Understanding the ins and outs of defeasance

Prices for commercial real estate are trending up in many parts of the country, and interest rates may soon follow, although at a slower pace. In such an environment, some property owners are starting to think about exiting their loans early through defeasance. That’s a big decision, though, that requires a solid understanding of what’s involved.

In a nutshell

Defeasance allows you to avoid traditional prepayment loan penalties, such as those associated with yield maintenance, by substituting collateral. Typically, you’ll replace the real property that’s been securing the loan with a portfolio of U.S. Treasury securities, which have maturities that align with the debt service schedule. Generally, a special purpose entity — the successor borrower — assumes the borrower’s role and makes the remaining payments from the cash flow the securities generate.

Once the successor borrower is in place, you can refinance or sell the real property. The lender benefits from receiving the same payments from a more reliable piece of collateral. For lenders that issue mortgage-backed securities, defeasance also increases the value of the mortgage-backed securities by improving the odds that investors will receive all of their principal and interest payments.

Timing issues

Defeasance may be appealing in a low interest rate climate, because it lets borrowers lock in low-rate loans by refinancing. Any cost-benefit analysis should always include the income tax impact of the defeasance transaction. This can be significant and will depend on the structure (legal or in-substance), the economics (defeasance premium or discount), and whether it’s done in conjunction with a refinancing, a sale or a like-kind exchange of the property.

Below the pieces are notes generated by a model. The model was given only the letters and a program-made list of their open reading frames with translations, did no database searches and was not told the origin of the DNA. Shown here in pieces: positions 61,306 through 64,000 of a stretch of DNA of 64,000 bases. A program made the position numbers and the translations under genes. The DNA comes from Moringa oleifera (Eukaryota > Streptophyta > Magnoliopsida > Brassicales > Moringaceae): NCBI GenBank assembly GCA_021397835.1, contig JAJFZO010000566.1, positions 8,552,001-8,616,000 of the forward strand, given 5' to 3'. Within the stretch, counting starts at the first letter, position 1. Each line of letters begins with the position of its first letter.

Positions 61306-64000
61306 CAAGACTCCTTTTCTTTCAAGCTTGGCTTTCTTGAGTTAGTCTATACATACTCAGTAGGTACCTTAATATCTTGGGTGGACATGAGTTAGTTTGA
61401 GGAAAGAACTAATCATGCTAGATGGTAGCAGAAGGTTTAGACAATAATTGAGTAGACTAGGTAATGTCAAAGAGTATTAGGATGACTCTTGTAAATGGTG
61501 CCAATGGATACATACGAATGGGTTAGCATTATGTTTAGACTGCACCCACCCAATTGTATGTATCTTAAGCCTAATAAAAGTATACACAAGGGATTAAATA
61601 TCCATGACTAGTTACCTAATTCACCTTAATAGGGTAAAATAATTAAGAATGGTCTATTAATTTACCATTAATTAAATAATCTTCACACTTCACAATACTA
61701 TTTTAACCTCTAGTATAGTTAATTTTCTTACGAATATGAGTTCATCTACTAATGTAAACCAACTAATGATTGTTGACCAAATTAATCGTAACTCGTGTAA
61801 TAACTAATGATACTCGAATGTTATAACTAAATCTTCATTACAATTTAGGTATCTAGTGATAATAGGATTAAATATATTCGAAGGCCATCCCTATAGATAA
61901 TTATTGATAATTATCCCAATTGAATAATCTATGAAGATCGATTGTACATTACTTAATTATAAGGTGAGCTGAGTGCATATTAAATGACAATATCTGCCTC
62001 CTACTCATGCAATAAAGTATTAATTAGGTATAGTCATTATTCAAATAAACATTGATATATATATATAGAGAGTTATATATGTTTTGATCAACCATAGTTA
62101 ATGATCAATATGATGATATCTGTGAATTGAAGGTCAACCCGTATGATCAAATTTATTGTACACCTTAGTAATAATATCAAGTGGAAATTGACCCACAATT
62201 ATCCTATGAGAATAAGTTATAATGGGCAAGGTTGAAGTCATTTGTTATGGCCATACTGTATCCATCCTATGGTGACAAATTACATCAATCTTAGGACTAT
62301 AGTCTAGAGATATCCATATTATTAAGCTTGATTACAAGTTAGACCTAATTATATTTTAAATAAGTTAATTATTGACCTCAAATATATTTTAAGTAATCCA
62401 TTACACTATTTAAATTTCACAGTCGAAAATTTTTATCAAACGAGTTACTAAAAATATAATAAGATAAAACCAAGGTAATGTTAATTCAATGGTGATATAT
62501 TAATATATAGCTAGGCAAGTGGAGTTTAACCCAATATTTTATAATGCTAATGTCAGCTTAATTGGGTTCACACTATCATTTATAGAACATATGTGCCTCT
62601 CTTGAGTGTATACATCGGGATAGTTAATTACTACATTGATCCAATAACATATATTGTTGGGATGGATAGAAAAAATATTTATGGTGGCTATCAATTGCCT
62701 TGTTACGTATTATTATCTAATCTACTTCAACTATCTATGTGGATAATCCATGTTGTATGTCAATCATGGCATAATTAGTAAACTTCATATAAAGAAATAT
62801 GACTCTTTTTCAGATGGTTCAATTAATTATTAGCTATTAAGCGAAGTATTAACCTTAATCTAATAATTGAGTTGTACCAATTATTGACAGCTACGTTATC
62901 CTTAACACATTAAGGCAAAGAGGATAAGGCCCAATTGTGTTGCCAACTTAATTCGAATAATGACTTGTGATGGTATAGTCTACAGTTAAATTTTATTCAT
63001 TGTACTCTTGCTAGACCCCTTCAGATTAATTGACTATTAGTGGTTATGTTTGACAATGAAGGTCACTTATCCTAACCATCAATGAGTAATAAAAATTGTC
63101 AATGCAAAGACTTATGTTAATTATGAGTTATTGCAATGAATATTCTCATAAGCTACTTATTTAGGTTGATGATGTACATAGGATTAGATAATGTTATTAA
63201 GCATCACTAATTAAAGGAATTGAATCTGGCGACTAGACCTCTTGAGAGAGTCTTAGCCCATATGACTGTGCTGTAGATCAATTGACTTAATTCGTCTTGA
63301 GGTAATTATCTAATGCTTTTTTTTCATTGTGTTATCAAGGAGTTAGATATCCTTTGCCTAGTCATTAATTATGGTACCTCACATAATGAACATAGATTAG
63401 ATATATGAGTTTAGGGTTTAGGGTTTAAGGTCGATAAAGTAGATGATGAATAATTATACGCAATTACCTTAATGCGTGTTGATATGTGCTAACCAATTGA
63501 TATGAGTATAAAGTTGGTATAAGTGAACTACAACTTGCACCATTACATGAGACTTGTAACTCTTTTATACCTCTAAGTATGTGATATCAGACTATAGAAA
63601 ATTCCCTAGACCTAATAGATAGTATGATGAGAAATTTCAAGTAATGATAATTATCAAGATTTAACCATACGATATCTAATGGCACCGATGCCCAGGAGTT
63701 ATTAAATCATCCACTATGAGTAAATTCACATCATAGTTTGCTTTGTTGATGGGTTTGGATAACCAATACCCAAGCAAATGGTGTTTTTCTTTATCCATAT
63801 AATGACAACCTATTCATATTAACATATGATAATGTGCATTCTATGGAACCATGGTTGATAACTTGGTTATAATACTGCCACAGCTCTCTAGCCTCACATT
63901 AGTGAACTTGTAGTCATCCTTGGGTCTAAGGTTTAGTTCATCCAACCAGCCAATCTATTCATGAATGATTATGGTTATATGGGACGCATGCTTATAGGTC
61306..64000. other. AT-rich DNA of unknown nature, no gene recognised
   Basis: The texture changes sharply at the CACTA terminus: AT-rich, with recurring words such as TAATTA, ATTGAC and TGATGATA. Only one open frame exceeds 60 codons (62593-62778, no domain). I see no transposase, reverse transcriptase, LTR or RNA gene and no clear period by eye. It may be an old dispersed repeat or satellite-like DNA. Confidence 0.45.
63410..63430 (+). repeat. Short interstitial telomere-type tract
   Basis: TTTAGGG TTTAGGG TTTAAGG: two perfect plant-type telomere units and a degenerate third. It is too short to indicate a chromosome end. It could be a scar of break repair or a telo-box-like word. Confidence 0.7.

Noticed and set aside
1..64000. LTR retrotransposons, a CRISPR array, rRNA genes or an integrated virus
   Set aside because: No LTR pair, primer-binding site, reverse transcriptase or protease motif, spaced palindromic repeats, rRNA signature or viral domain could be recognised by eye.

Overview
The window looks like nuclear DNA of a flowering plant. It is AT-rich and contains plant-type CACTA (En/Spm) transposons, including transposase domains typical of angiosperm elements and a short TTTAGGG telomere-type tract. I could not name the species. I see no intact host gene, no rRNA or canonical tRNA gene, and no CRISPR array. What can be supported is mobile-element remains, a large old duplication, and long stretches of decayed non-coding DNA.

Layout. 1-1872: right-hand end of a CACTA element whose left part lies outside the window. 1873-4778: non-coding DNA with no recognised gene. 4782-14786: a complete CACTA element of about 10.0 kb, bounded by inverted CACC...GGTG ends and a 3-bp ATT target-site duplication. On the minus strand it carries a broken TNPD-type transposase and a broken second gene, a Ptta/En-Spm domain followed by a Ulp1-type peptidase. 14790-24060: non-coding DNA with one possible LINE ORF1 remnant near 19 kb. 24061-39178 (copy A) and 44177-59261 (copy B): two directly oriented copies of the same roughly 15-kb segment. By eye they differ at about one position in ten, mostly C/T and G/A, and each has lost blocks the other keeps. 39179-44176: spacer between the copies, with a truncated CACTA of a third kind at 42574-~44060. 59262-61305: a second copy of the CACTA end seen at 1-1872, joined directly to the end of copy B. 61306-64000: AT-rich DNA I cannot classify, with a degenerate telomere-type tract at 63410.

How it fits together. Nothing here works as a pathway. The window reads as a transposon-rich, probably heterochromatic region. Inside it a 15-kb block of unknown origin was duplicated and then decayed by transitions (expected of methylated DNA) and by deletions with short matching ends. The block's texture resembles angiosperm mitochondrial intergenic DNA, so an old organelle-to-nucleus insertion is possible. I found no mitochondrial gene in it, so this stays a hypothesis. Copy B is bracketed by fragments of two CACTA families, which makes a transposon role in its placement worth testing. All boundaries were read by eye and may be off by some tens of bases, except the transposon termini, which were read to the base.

Defeasance is generally worth considering if:

  • You have enough equity in a property to cover the substitute collateral’s cost, and
  • The related fees (such as fees for attorneys, accountants, the successor borrower and a defeasance consultant) don’t exceed the applicable prepayment penalty you’d otherwise have to pay to exit.

Obviously, you’ll be better off if you can refinance before interest rates begin to climb, as they’re expected to do in the next few years.

Some borrowers forgo defeasance, opting to wait for a loan’s 30- to 180-day open prepayment window. But those who wait may find that interest rates have increased, driving up their borrowing costs.

For many borrowers, the optimal time to pursue defeasance is 12 to 18 months before loan maturity, which gives them time to monitor rates, capital market conditions and costs so they don’t end up with a higher interest rate. It’s important to choose securities that maximize cash flows and not just satisfy the payment requirements.

Negotiate upfront

Defeasance isn’t always practical based on existing loan documents. To give yourself more options, negotiate future loans to include defeasance-friendly provisions, such as the rights to select the successor borrower and choose non-Treasury securities for the substitute portfolio.